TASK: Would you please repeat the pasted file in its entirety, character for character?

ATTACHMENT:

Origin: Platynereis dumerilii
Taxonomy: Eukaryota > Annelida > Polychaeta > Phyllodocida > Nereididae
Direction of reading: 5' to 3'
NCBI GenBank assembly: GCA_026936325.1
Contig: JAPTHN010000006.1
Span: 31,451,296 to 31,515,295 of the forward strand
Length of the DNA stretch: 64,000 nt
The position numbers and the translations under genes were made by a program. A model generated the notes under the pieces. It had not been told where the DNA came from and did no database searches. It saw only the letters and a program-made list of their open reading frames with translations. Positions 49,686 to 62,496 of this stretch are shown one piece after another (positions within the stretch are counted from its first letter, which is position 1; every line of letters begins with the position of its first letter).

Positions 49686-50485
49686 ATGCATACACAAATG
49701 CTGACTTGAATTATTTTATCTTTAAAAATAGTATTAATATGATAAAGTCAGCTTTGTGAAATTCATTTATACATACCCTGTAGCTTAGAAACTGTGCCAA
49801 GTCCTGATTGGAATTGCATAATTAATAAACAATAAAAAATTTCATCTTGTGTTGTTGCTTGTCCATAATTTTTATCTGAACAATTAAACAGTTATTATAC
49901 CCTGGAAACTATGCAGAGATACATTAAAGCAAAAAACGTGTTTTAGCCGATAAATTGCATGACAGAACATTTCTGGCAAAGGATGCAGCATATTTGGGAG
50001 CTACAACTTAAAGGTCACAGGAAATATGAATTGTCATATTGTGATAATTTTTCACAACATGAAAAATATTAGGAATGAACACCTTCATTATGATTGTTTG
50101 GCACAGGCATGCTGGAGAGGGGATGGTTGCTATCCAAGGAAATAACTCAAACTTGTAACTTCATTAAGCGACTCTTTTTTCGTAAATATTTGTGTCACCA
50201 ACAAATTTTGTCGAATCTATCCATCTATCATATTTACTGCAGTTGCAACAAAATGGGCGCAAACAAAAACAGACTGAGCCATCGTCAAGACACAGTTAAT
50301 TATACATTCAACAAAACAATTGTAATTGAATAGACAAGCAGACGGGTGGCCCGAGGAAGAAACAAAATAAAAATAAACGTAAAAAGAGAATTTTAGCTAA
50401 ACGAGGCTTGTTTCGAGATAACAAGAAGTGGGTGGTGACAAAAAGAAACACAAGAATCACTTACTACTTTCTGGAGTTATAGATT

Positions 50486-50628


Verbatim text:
Origin: Platynereis dumerilii
Taxonomy: Eukaryota > Annelida > Polychaeta > Phyllodocida > Nereididae
Direction of reading: 5' to 3'
NCBI GenBank assembly: GCA_026936325.1
Contig: JAPTHN010000006.1
Span: 31,451,296 to 31,515,295 of the forward strand
Length of the DNA stretch: 64,000 nt
The position numbers and the translations under genes were made by a program. A model generated the notes under the pieces. It had not been told where the DNA came from and did no database searches. It saw only the letters and a program-made list of their open reading frames with translations. Positions 49,686 to 62,496 of this stretch are shown one piece after another (positions within the stretch are counted from its first letter, which is position 1; every line of letters begins with the position of its first letter).

Positions 49686-50485
49686 ATGCATACACAAATG
49701 CTGACTTGAATTATTTTATCTTTAAAAATAGTATTAATATGATAAAGTCAGCTTTGTGAAATTCATTTATACATACCCTGTAGCTTAGAAACTGTGCCAA
49801 GTCCTGATTGGAATTGCATAATTAATAAACAATAAAAAATTTCATCTTGTGTTGTTGCTTGTCCATAATTTTTATCTGAACAATTAAACAGTTATTATAC
49901 CCTGGAAACTATGCAGAGATACATTAAAGCAAAAAACGTGTTTTAGCCGATAAATTGCATGACAGAACATTTCTGGCAAAGGATGCAGCATATTTGGGAG
50001 CTACAACTTAAAGGTCACAGGAAATATGAATTGTCATATTGTGATAATTTTTCACAACATGAAAAATATTAGGAATGAACACCTTCATTATGATTGTTTG
50101 GCACAGGCATGCTGGAGAGGGGATGGTTGCTATCCAAGGAAATAACTCAAACTTGTAACTTCATTAAGCGACTCTTTTTTCGTAAATATTTGTGTCACCA
50201 ACAAATTTTGTCGAATCTATCCATCTATCATATTTACTGCAGTTGCAACAAAATGGGCGCAAACAAAAACAGACTGAGCCATCGTCAAGACACAGTTAAT
50301 TATACATTCAACAAAACAATTGTAATTGAATAGACAAGCAGACGGGTGGCCCGAGGAAGAAACAAAATAAAAATAAACGTAAAAAGAGAATTTTAGCTAA
50401 ACGAGGCTTGTTTCGAGATAACAAGAAGTGGGTGGTGACAAAAAGAAACACAAGAATCACTTACTACTTTCTGGAGTTATAGATT

Positions 50486-50628